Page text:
No one enjoys losing.
By nature, we'll do almost anything to avoid it.
This instinct has a name: Loss Aversion. Especially common in financial decisions, it describes why the pain of losing is psychologically twice as powerful as the joy of gaining that same thing.
To some, seeing a decline of -10% to their investments feels dire. Meanwhile a gain of +10% elicits more of a 'not too shabby' reaction. As you'd expect, this directly impacts decision-making.
I'm not saying emotions should be equally opposite for these mirrored wins and losses. We invest because we expect a return, eventually, for our risk taken. If our baseline were 0%... well, frankly, why are we investing?
Investors often find themselves asking these questions when markets are volatile. Our natural aversion to losing kicks in and drives us to look for reasons to validate our fear.
We turn to the news to find out what recent market events are causing this pain.
(A worthy thought: How often do you tune in to find out what market events are causing the joy of gains?)
There has surely been no shortage of world economic events lately. Inflation-gone-wild, Russia/Ukraine, interest rate hikes... With so much uncertainty in the world, the question for many is should I invest right now?
But the truth is, there is always a reason not to invest in the markets. No matter what time frame you look at, there is always something going on that could present a danger to financial markets (our investments).
Really think about it...
2019... a lingering sting from the end of '18, a US-China trade war, Brexit, an upcoming election.
2020... COVID (where did that go?) and the strangest election of our times.
2021... market values are too high, crypto-mania, Gamestop, and inflation?
2022... inflation!, WWIII?
Point is, the last reason only faded from our minds, and tv screens, because a new one arrived to take its place. The cycle will continue in perpetuity as long as capitalism does.
Thus, the real questions are: What information matters to me, given ever-changing uncertainty? What can I control?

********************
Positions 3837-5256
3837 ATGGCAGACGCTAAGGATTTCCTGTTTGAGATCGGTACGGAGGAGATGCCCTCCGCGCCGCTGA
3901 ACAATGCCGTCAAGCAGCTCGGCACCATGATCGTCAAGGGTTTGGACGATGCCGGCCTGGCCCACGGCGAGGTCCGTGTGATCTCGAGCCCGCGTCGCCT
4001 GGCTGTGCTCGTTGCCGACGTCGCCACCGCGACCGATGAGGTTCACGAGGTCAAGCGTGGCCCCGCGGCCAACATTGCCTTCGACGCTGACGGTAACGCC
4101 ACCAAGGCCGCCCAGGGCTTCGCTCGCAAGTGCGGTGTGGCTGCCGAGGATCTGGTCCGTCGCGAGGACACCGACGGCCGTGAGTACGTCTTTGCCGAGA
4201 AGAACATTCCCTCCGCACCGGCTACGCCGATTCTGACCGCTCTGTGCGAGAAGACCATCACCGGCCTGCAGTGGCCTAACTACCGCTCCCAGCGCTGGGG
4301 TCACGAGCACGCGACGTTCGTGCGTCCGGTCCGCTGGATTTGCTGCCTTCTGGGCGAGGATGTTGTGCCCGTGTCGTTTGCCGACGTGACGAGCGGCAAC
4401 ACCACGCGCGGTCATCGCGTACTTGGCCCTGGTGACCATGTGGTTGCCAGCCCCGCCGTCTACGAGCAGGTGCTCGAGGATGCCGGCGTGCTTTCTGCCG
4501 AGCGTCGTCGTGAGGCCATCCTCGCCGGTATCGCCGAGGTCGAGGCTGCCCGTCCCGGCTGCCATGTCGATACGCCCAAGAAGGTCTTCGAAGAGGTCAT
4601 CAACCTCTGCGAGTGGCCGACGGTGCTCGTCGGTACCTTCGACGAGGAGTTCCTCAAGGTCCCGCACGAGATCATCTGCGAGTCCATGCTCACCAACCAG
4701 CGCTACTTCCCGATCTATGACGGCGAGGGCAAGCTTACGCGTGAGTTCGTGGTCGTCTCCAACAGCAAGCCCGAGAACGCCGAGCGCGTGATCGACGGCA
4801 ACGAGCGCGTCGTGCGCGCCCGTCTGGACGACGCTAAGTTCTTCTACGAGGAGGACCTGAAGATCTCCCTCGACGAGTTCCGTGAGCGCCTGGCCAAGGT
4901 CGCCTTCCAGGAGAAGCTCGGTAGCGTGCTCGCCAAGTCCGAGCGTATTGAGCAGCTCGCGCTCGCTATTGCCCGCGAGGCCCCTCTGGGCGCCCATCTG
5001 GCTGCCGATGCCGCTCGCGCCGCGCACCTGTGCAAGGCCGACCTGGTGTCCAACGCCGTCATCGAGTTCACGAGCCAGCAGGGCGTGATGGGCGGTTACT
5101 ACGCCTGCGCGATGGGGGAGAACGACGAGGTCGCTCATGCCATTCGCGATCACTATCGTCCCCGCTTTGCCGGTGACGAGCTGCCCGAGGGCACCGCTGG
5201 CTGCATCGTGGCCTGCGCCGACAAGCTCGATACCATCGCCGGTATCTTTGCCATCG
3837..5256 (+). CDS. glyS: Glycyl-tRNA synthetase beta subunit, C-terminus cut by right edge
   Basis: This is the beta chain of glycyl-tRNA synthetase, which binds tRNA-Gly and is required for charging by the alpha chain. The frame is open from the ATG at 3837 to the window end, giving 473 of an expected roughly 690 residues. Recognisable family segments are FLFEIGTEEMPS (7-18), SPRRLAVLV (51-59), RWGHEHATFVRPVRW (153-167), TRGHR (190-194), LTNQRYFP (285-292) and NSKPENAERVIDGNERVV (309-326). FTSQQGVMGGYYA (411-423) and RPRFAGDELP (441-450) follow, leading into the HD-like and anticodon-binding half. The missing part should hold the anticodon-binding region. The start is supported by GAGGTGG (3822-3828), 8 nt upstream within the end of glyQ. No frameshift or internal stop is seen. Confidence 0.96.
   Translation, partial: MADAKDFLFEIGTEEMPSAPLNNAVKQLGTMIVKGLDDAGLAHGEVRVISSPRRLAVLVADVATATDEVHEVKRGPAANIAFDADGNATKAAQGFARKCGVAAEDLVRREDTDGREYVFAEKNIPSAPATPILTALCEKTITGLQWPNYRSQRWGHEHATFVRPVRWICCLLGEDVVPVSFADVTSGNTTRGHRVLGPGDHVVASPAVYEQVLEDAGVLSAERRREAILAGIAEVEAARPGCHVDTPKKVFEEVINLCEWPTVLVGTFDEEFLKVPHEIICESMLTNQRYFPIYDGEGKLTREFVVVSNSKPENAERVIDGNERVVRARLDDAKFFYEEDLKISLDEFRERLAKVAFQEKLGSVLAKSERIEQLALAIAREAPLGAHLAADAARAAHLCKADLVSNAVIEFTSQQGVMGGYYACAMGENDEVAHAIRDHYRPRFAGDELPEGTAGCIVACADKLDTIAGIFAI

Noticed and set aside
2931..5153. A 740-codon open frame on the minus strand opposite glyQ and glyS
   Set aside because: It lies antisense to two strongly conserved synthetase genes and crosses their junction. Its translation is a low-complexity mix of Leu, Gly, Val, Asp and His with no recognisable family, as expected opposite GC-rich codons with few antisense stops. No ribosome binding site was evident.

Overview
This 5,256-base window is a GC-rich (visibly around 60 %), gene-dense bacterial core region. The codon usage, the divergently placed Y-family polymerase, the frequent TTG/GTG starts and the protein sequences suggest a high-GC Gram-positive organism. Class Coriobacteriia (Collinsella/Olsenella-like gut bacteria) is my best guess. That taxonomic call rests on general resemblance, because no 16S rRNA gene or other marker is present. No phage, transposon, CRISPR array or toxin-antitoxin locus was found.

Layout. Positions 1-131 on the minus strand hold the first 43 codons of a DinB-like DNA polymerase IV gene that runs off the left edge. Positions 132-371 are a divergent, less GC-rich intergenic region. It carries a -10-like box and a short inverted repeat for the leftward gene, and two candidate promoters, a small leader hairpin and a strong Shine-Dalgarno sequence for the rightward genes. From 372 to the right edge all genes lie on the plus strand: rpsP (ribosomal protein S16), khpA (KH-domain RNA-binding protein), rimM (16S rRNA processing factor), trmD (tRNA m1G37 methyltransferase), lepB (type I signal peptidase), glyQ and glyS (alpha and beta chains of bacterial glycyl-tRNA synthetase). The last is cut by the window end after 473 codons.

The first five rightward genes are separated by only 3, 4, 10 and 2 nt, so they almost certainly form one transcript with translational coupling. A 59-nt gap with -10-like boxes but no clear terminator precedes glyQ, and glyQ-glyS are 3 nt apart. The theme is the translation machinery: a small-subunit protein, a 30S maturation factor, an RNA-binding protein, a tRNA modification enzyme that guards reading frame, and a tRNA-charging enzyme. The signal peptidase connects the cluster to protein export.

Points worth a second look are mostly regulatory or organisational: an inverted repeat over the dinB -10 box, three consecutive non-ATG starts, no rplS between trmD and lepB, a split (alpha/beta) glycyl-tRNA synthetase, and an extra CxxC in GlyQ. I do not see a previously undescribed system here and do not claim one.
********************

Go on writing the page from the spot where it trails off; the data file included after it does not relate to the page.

Your money. Your needs. Your dreams. Your life.
When your financial plans are constructed with the right tools for the jobs you need done, you will find yourself feeling far less pain and far more gain.
A few reminders for the road ahead...
Stock markets1 have been up 75% of all years since 1926.
That's 72 positive years out of 96. Markets are for long-term money. Looking to stock markets for quick wins is gambling, not investing.
If you're within 5 years of retirement and don't have a written Income Plan, stop everything you are doing and get a plan in place!
Work with a fiduciary Advisor. If you have an Advisor and they aren't expressing how important this is, you need a new Advisor.
News and Updates
New "Secure Act 2.0" passes nearly unanimously in the House
What you need to know
- Would increase RMD age (again), gradually to 75. Increase from 72 to 73 in 2023, to 74 in 2030, and to 75 in 2033.
- Mandatory automatic enrollment in 401(k) & 403(b) plans at 3% of employee's pay, escalating 1% per year until 10%-15%. (New plans)
- Could allow employer plan to invest up to 50% into annuities as a default investment, with proper notice and no liquidity restrictions for 180 days.
Portfolio Down? Here's a few moves to consider:
- Rebalance to realize some capital losses to offset against future capital gains.
- Convert some investment shares from IRA to Roth IRA at lower taxable values. When share prices rebound, enjoy tax-free growth in your retirement account instead of tax-deferred.
- Up your contributions. "Be greedy when others are fearful." -Warren Buffett
Advisory services are offered through Rise Private Wealth Advisors LLC, a Registered Investment Advisor in the State of Arizona. Insurance products and services are offered through Independent Agents. The information contained herein should in no way be construed or interpreted as a solicitation to sell or offer to sell advisory services to any residents of any State other than the State of Arizona or where otherwise legally permitted. All written content is for information purposes only. It is not intended to provide any tax or legal advice or provide the basis for any financial decisions. The information contained in this material has been derived from sources believed to be reliable, but is not guaranteed as to accuracy and completeness and does not purport to be a complete analysis of the materials discussed.